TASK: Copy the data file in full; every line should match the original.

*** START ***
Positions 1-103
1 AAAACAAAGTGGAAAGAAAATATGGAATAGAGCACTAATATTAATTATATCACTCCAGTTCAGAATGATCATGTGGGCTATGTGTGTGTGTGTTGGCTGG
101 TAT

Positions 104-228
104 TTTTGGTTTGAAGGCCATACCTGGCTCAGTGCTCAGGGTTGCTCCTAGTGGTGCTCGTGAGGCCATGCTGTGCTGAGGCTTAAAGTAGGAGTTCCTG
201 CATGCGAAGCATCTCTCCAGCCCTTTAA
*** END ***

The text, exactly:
Positions 1-103
1 AAAACAAAGTGGAAAGAAAATATGGAATAGAGCACTAATATTAATTATATCACTCCAGTTCAGAATGATCATGTGGGCTATGTGTGTGTGTGTTGGCTGG
101 TAT

Positions 104-228
104 TTTTGGTTTGAAGGCCATACCTGGCTCAGTGCTCAGGGTTGCTCCTAGTGGTGCTCGTGAGGCCATGCTGTGCTGAGGCTTAAAGTAGGAGTTCCTG
201 CATGCGAAGCATCTCTCCAGCCCTTTAA